Following positive GDP numbers in April and May, Statistics Canada reported today that a sharp drop in June dragged Canada’s economic growth to a mediocre pace of 0.4% for the second quarter. June’s declines in manufacturing and resource extraction did further damage to industries that had declined in April and May. Construction also declined in […]

Boost the Minimum Wage, Boost the Economy

A version of this article appeared today in the Globe and Mail’s Economy Lab. (This version includes references to the debate plus charts and graphs from data specially tabulated from Statistics Canada’s Labour Force Survey. The data don’t include the self-employed.) President Obama put the idea of raising the minimum wage on the radar in […]

The Loonie’s Stagnant Purchasing Power

The following note also appears on Business Insider. I owe Paul Tulloch a hat tip for reminding me of these issues in a good comment on my last post. When Ontario’s Premier recently complained that Canada’s petro-dollar undermines manufacturing exports, many economists tripped over each other to counter that a strong loonie benefits all Canadians […]

Luxury carbon

I was talking about carbon pricing and BC’s carbon tax recently and Michael Byers asked me about the prospects for a progressive carbon tax in terms of its rate structure. My first answer was that I liked the idea but was not sure how that could work in practice; that is, tax carbon and deal […]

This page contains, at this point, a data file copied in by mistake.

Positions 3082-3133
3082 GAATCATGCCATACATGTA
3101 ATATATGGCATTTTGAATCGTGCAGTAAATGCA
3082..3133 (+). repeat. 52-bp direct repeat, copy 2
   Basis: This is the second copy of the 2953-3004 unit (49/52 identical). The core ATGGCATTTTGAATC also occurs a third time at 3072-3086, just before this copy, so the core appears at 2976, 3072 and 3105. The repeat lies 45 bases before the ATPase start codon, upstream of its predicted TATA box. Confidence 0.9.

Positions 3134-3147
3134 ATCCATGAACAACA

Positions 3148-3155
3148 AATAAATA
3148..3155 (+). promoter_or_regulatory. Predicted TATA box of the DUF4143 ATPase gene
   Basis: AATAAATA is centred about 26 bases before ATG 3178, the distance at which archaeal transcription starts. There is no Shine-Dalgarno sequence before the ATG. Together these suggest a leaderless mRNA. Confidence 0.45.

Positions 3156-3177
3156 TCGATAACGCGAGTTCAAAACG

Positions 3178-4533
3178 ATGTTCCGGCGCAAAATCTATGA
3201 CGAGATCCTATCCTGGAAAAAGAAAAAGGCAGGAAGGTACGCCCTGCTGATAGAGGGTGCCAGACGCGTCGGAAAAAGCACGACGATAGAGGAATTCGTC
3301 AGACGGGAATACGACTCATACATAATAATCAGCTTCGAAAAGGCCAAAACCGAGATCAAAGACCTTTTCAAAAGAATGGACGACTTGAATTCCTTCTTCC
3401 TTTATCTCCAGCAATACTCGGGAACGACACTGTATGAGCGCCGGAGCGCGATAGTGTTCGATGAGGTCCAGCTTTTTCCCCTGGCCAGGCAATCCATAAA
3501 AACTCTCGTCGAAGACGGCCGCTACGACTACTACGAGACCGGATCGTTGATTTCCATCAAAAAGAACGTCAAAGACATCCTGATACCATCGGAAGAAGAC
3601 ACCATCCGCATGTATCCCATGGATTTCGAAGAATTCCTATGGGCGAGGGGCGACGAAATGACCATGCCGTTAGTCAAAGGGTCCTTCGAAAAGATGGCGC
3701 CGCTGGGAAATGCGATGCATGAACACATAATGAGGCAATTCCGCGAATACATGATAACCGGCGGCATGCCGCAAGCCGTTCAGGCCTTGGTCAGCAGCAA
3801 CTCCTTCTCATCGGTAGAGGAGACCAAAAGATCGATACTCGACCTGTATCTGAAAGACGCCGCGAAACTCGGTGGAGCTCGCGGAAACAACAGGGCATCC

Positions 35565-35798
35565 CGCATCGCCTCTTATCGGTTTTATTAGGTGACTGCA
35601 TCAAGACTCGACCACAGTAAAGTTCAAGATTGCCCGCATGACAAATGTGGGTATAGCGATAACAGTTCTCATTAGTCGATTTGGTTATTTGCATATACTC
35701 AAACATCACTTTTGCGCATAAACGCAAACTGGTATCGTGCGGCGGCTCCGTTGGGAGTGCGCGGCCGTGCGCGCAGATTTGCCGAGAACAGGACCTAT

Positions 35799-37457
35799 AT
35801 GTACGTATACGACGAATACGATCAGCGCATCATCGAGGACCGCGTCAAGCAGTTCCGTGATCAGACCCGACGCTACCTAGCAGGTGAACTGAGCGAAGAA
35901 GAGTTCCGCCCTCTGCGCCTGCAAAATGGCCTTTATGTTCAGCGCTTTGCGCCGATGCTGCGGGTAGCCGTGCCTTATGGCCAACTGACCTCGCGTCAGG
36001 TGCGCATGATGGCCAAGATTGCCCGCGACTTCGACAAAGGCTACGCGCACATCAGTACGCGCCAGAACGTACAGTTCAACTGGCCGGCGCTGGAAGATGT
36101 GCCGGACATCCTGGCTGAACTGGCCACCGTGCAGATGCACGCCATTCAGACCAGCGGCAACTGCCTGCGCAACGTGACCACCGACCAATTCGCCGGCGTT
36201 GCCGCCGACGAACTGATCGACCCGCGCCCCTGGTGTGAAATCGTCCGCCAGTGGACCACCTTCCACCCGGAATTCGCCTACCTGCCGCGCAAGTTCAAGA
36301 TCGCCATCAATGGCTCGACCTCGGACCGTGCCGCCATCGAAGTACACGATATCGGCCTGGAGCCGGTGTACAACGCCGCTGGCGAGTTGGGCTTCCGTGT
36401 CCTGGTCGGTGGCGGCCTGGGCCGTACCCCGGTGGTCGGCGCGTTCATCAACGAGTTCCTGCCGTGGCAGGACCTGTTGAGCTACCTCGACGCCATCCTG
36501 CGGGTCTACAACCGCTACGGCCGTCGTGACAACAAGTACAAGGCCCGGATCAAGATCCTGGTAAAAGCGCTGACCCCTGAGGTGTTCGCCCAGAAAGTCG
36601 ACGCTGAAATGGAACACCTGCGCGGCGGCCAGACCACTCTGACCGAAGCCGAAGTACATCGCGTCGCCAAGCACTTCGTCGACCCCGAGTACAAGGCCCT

We told you so: HST introduction a factor behind GDP drop in July

Among the concerns about the HST that we at the CCPA have raised was the poor timing of the tax change. From my pre-budget piece last September: If British Columbians respond to the HST by reducing their consumer spending, the timing of the HST introduction may actually slow down the economic recovery, which should be […]

The HST and Consumer Prices

This morning, Statistics Canada reported that the implementation of Harmonized Sales Tax in Ontario and British Columbia helped drive the national inflation rate from 1.0% in June to 1.8% in July. By comparison, the Bank of Canada’s core inflation rate (which excludes tax changes and volatile items) edged down from 1.7% to 1.6%. However, annual […]

Marc’s Summer Reading

With summer comes a lightening of my work load, so I’ve finally found some time to dive into a few interesting books. These are all related to my ongoing research interests (I do have some fiction sitting around waiting for a real holiday, with Barbara Kingsolver’s The Lacuna at the top of the pile): The […]

The Privacy Issue that Harper Should Focus on – Credit Info

Since Stephen Harper and David Cameron seem to be on the same wavelength, and the UK thinks it can trash census and turn to isources like credit records for its information needs, the story below on privacy, from Alberta, may be of possible interest. Report of an Investigation into the Security, Collection and Retention of […]